Western Australia is on track to commence its mammoth 12-year train signals upgrade project – allocated $7.4 million in the last budget for the planning stage alone – with a request for tender seeking special advisory services for implementing a new automatic train control (ATC) system.
A generic term encompassing various integrated system solutions that provide in-cab signalling and train traffic management, a new ATC system “will revolutionise the way the Transperth rail network operates, gradually replacing the ageing signalling network with an automatic digital version”, according to WA Transport Minister Rita Saffioti’s media release.
According to tender documents, “[t]he preferred technology for ATC in Perth is Communications-Based Train Control (CBTC)” — the global de facto standard for high-capacity metro systems.
CBTC systems allow trains to be operated automatically, “with or without supervision by a driver, and can follow each other safely at shorter intervals as short as two minutes, removing signalling as a capacity constraint of the railway,” explains Frank Heibel, director of an independent railway consultant firm, writing for the Infrastructure Magazine.
The tender documents indicate that WA Public Transport Authority (PTA) is seeking a single consultant or consultancy for the specialist ATC advisory services, although depending on the submissions received, it may choose to split the scope of services among multiple consultants or consultancies.
The documents further mention that PTA is likely to engage “a single ATC supplier to deploy ATC across the entire network and train fleet, using a long-term collaborative contract model.”
Installation of a CBTC system would increase Perth’s train service frequency – currently around 15 trains per hour – by up to 150 per cent, according to the tender documents.
The increasing population in Australia’s capital cities, and the growing need for transport infrastructure to meet their needs, is expected to continue driving technology investments in this sector. Along with personalised, on-demand transport and autonomous vehicle trials, improving rail service capacity will help prepare Australian transport systems to cope with future demand.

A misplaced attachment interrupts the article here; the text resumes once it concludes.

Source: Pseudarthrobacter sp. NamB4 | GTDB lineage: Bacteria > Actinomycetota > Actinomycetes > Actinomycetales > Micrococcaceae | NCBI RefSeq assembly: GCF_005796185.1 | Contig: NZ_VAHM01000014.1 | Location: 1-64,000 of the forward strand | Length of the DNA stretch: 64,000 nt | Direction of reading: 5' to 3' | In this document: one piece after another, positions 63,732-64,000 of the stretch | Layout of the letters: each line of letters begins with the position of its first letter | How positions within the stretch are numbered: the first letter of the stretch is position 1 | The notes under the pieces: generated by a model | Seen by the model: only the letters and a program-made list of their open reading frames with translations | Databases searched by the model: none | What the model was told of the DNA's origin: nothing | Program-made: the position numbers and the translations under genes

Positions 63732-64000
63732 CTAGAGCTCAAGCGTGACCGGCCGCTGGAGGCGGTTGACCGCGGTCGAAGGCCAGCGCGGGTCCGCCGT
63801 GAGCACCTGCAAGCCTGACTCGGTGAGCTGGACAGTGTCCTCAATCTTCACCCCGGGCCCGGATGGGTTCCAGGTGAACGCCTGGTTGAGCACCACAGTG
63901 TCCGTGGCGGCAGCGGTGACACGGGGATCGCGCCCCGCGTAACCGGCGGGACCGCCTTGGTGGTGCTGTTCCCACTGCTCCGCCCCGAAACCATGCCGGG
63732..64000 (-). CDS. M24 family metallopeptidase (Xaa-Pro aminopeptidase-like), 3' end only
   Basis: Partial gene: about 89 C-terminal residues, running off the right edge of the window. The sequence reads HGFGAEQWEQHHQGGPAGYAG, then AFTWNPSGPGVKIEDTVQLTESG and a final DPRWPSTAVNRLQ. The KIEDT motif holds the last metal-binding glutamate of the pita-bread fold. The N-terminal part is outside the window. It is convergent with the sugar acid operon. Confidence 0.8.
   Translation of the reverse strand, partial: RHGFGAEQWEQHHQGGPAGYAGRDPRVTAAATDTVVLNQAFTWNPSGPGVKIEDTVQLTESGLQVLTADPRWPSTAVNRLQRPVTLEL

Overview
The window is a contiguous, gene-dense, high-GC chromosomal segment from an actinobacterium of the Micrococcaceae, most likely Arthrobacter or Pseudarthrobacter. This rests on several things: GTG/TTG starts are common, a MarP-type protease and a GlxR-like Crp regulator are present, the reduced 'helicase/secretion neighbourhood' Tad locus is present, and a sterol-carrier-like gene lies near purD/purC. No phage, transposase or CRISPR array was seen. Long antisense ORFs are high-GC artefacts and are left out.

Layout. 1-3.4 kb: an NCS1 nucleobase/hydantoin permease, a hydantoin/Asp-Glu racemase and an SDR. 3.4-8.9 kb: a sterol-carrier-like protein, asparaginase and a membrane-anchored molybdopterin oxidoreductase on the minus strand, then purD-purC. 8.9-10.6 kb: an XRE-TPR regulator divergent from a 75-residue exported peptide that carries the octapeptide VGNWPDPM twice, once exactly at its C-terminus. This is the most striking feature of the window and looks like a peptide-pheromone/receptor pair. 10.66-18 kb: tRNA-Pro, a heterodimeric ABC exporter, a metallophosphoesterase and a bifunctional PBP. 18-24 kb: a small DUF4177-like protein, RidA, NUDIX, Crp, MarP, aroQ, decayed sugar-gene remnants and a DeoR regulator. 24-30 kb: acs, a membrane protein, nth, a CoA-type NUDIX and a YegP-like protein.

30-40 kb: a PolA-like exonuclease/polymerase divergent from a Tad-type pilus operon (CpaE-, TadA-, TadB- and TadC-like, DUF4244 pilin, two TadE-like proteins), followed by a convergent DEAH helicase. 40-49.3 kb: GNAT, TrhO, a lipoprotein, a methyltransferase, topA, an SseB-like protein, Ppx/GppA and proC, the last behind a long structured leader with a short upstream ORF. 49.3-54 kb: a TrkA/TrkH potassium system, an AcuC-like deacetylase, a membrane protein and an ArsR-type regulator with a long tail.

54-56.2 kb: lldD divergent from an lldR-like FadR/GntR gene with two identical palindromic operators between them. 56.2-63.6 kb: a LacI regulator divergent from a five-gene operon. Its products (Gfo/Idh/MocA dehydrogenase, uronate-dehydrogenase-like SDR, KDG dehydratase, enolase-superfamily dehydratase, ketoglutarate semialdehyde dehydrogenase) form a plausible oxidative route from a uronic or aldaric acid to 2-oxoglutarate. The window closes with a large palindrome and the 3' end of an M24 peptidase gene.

CBTC systems are already used in other parts of the world, including the New York, London and Tokyo metro systems. In Australia, Sydney Metro Northwest will be the first metro system to use the CBTC technology. The $8.3 billion project will be implementing “a signalling and train control system using Alstom Urbalis 400 Communications Based Train Control (CBTC) technology to integrate with Alstom Metropolis trains and interface with communications systems”.
Sydney Metro Northwest is scheduled to commence services in the first half of 2019.
Melbourne is the second Australian city to invest in the CBTC technology for its $11 billion rail infrastructure project, Metro Tunnel, which is scheduled for completion by 2026.
In July 2017, the Rail Systems Alliance (RSA) – comprising of Bombardier, CPB Contractors, Melbourne Metro Rail Authority and Metro Trains Melbourne – was awarded a $1 billion package to deliver high-tech railway signalling. According to Bombardier’s December 2017 press release, the company will supply its CityFlo 650 CBTC system under its $310 million share of the contract.
Although touted as the first high-capacity signalling system to be rolled out on an existing railway system in Australia, there were concerns about the viability of the new technology on Melbourne’s old and complex rail network.
“Melbourne's rail network is complex, with many level crossings, open sections vulnerable to trespassers, and a large mix of Metro, V/Line and freight trains,” reported The Age in September 2014.
Heibel indicates in his article that railway lines shared by intercity and freight trains are better suited by “another technology for ATC, the European Train Control System (ETCS), which offers interoperable products from multiple vendors and is designed for mixed passenger and freight operations rather than for conveyor belt-like metro systems.”
Indeed, Brisbane has been considering this alternate ATC option for its suburban rail, with its 2016-17 State Budget allocating $634 million to fund the implementation of ETCS as a precursor to its Cross River Rail project. In November 2017, Siemens announced that it will be investing $4.8 million to develop an ETCS technology centre in Brisbane.
According to Queensland Rail, work has already commenced on the North Coast line from Caboolture to Gympie North to lay the foundations of ETCS technology. The work is likely undertaken by Alstrom, who was awarded the contract in March 2017 worth an undisclosed amount.
The 2017-18 Queensland Budget states that contract for the delivery of ETCS in the Inner City is expected to be awarded in 2018.